Qualitative Sociology

, Volume 30, Issue 2, pp 135–152 | Cite as

Managing The Lactating Body: The Breast-Feeding Project and Privileged Motherhood

  • Orit Avishai
Original Paper


Drawing on interviews with twenty-five mostly white, educated, work-force experienced and class-privileged mothers, this paper explores how these women construct the lactating body as a carefully managed site and breast-feeding as a project—a task to be researched, planned, implemented, and assessed, with reliance on expert knowledge, professional advice, and consumption. The framing of breast-feeding as a project contrasts with the emphases on pleasure, embodied subjectivity, relationality, and empowerment that characterizes much of the recent breast-feeding literature across the humanities and social sciences. I argue that the project frame sheds light on the amount of work and self-discipline involved in compliance with broader middle-class mothering standards set in the consumerist, technological, medicalized, and professionalized contexts that shape parenting in late capitalist America.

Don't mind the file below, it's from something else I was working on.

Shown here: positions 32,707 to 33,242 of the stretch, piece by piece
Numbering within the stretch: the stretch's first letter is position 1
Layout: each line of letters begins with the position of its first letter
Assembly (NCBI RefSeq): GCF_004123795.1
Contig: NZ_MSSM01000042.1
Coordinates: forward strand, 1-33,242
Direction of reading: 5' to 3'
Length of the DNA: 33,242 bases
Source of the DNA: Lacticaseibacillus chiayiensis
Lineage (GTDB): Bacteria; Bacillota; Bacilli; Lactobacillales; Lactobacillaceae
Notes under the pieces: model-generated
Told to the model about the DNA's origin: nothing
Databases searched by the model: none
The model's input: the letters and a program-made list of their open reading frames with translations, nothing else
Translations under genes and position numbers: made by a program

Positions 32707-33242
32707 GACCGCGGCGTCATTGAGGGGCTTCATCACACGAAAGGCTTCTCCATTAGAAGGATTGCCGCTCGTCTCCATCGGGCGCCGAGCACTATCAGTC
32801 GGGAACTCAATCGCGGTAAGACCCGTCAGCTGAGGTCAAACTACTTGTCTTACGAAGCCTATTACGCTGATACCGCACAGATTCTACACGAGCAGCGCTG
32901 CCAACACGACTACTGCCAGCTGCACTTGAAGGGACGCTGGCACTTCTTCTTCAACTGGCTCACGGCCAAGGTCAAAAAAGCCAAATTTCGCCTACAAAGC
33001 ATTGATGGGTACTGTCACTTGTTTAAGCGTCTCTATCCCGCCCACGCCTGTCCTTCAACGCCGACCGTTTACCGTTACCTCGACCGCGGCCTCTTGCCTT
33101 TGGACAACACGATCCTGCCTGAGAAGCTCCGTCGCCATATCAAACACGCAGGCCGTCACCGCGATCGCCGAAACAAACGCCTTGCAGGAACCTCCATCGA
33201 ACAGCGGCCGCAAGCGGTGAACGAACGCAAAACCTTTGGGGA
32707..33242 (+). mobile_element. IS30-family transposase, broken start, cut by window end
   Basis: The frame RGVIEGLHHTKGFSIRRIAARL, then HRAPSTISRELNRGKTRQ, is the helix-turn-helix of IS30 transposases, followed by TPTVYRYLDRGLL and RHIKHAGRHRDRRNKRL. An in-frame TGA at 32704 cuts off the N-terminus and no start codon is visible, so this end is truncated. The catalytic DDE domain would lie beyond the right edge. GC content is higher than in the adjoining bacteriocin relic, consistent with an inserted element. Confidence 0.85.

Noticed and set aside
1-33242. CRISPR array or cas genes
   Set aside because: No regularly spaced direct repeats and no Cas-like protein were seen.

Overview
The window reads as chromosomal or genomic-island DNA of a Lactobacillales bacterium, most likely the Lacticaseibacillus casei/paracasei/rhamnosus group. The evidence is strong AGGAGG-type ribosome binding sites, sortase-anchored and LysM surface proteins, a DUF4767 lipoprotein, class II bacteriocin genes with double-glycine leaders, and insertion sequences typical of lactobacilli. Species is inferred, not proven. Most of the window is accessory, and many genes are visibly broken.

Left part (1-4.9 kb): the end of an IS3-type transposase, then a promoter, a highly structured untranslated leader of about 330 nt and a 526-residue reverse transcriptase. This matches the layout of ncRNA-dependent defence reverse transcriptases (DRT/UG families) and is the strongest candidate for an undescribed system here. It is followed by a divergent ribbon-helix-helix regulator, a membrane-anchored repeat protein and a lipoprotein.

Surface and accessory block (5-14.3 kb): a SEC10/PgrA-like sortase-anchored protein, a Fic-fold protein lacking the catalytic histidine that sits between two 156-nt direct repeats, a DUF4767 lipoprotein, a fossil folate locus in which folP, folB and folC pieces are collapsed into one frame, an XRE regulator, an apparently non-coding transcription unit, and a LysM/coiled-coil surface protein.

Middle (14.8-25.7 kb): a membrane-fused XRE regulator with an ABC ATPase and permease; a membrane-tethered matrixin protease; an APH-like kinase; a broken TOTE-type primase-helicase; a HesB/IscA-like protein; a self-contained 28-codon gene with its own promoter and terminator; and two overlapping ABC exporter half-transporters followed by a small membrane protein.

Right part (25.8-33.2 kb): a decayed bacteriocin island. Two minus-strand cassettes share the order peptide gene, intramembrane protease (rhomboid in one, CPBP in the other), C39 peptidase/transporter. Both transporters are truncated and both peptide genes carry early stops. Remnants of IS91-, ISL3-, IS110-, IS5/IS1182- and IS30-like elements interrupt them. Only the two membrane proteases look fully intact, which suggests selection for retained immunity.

Breast-feeding Mothering Parenting experts Body management Medicalization 



I thank Raka Ray and Barrie Thorne for their enthusiasm, guidance, and support throughout this project. I am grateful to Linda Blum for her generous comments on an earlier draft of this paper, and to editor Javier Auyero as well as five anonymous reviewers whose insightful comments helped shape the final version of this paper. A Graduate Research Stipend from the Center for Working Families, University of California, Berkeley supported the writing stage of this paper.


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Copyright information

© Springer Science+Business Media, Inc. 2007

Authors and Affiliations

  1. 1.University of CaliforniaBerkeleyUSA

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